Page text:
Opening the Government of Canada provides a vivid and compelling account of the central challenge facing governments in the digital age: abandoning their “Closed Government” traditions to become more open, networked, and collaborative.
Dykey Ghosts, Feminist Monsters, and Other Lesbian Hauntings
Exploring the making and experience of a lesbian feminist haunted house, this book reframes and reclaims queer feminist histories with humour, provocation, and theoretical sophistication.
Men, Masculinity, and the Indian Act reverses conventional thinking to argue that the sexism directed at women within the act in fact undermines the well-being of all Indigenous people, proposing that Indigenous nationhood cannot be realized or reinvigorated until this broader injustice is understood.
This book demonstrates why economic development is synonymous with institutional development for the furthering of human development issues.
Crafted from memories, legends, and art, this powerful memoir tells the uplifting story of an Indigenous man’s struggle to reconnect with his culture and walk in the footsteps of his father and the generations of Kwakwaka’wakw artists that came before him.
Charting Colonial Trajectories
Unmooring the Komagata Maru challenges conventional historical accounts to consider the national and transnational colonial dimensions of the Komagata Maru incident.
Voluntary Mobilization in Australia, Canada, and New Zealand during the First World War
For Home and Empire compares home-front mobilization during the First World War in three British dominions, using a settler colonial framework to show that voluntary efforts strengthened communal bonds while reinforcing class, race, and gender boundaries.
How Pharmaceutical Funding Changed the Breast Cancer Movement
In this unsettling analysis of the breast cancer movement in Canada, health activist, scholar, award-winning journalist, and cancer survivor Sharon Batt investigates the changing relationship between patient advocacy groups and the pharmaceutical industry, as well as the contentious role of pharma funding.
Canadian Conscripts and the Great War
The first in-depth examination of Canadian conscripts in the final battles of the Great War, Reluctant Warriors provides fresh evidence that conscripts were good soldiers who fought valiantly and made a crucial contribution to the success of the Canadian Corps in 1918.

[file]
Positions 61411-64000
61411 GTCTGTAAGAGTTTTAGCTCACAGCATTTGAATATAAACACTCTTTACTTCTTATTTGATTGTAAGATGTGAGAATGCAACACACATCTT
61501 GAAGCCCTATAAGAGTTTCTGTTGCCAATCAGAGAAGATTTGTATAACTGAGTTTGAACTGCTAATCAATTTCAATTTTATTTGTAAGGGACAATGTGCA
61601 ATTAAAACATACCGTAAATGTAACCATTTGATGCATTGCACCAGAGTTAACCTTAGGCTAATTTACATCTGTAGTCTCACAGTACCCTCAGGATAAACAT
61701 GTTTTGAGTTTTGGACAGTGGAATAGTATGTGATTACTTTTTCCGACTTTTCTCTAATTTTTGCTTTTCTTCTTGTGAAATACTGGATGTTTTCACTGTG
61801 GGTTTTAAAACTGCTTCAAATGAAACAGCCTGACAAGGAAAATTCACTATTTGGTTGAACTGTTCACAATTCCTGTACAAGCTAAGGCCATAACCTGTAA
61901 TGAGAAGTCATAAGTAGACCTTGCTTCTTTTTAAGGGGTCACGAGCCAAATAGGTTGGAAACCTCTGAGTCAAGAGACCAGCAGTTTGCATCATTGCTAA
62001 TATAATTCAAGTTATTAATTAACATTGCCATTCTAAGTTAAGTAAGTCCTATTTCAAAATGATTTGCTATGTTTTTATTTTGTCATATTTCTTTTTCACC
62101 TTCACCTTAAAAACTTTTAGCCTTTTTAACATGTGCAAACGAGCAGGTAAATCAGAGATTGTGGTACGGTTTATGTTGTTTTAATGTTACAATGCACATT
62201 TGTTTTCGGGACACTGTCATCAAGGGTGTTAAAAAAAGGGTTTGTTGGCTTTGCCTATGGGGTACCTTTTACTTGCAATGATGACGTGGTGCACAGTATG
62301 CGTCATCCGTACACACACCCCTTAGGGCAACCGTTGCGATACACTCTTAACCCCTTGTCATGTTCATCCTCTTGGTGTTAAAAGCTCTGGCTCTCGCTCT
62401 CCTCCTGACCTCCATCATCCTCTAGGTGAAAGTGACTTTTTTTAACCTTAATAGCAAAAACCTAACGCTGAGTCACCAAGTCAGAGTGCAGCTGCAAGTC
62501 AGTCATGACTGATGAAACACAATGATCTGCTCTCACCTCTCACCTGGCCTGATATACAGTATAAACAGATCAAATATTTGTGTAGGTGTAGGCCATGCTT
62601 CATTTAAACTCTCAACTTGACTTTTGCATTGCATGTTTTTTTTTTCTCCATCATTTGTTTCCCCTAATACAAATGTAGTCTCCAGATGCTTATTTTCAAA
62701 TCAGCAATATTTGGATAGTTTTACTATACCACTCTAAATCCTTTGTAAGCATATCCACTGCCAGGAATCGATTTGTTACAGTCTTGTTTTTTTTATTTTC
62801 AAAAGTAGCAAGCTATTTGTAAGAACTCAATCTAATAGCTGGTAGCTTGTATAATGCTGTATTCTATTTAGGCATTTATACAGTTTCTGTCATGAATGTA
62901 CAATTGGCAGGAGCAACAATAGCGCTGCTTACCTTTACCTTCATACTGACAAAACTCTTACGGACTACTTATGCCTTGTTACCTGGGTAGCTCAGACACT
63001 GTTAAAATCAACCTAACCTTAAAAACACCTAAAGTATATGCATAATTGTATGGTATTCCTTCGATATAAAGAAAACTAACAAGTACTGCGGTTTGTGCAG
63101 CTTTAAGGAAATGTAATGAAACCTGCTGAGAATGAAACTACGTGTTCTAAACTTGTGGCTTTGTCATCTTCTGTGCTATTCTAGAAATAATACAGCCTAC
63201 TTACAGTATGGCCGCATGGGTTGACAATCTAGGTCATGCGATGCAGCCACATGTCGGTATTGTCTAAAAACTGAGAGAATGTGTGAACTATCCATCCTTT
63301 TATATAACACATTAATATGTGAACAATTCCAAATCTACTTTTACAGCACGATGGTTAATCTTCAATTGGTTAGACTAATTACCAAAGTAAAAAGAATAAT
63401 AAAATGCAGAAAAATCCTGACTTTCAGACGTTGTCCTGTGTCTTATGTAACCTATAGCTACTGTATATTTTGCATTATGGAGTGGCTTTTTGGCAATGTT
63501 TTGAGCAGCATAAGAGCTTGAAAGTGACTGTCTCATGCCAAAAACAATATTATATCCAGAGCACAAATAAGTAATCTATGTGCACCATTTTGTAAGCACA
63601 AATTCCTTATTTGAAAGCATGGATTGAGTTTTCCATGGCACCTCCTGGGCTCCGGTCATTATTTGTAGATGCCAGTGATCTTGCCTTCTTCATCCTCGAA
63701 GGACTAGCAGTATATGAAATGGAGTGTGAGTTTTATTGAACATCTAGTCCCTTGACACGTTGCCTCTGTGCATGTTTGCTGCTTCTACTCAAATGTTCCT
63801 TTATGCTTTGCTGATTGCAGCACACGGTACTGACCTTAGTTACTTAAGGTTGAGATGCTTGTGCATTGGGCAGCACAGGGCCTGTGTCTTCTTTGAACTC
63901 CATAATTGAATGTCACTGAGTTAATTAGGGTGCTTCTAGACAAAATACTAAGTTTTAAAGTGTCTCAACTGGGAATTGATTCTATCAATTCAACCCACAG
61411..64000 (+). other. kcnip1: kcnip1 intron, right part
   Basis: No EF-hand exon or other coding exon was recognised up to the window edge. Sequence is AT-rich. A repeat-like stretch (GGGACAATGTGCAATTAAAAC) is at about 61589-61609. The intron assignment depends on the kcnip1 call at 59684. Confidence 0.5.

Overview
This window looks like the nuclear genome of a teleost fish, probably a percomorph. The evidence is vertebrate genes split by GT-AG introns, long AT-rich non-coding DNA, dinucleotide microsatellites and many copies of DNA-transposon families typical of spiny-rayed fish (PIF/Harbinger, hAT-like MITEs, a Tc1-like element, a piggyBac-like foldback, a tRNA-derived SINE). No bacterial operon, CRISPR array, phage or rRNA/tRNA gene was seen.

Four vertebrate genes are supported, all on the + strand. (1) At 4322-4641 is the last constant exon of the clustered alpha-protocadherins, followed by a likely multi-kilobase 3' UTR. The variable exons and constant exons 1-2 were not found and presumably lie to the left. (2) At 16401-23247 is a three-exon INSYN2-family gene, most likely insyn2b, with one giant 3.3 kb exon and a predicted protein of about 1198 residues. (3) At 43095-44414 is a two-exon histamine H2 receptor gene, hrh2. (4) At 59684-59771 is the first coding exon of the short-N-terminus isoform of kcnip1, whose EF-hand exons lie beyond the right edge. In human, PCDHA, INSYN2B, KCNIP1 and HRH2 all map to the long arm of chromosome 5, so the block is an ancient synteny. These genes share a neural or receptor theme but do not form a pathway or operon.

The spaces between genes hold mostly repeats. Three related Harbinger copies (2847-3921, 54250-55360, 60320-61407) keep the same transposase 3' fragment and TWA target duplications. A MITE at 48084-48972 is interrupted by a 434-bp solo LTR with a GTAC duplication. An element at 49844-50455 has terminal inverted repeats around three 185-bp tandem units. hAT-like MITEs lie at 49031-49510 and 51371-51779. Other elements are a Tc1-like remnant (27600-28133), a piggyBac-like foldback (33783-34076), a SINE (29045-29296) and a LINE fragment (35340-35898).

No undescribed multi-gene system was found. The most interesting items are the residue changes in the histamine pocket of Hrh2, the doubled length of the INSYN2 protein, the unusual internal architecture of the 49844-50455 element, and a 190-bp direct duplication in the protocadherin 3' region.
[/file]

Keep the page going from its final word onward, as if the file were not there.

A Critical Sociology of Evidence-Based Medicine
The aims of evidence-based medicine cannot be reconciled with its outcomes, yet this impossible practice persists at the intersection of professional medical regulation and liberal governance strategies.
International Norms and Chinese Perspectives
Good Governance in Economic Development examines what happens at the intersection of international and Chinese conceptions of transparency, accountability, and public participation.
Canada, Britain, and Global Conflict, 1867–1947
This insightful collection untangles the paradox of mobilizing a Canadian contribution to Britain’s imperial wars – and forging a national identity in the process.
The British 62nd and Canadian 4th Divisions in Battle
Focusing on developments at the divisional level in Britain and Canada, The Empire on the Western Front casts a critical eye on how the British Empire transformed unseasoned volunteers into battle-ready soldiers for the Western Front.
A Memoir of Sisters, Disability, and Difference
A World without Martha is an unflinching yet compassionate memoir of how one sister’s institutionalization for intellectual disability in the 1960s affected the other, sending them both on separate but parallel journeys shaped initially by society’s inability to accept difference and later by changing attitudes towards disability, identity, and inclusion.
One Tory’s Lonely Fight to End Poverty in Canada
In this deeply personal memoir, Hugh Segal looks back on a life that took him from childhood poverty to the heights of Canadian politics and how these early experiences shaped his life-long advocacy for the poor.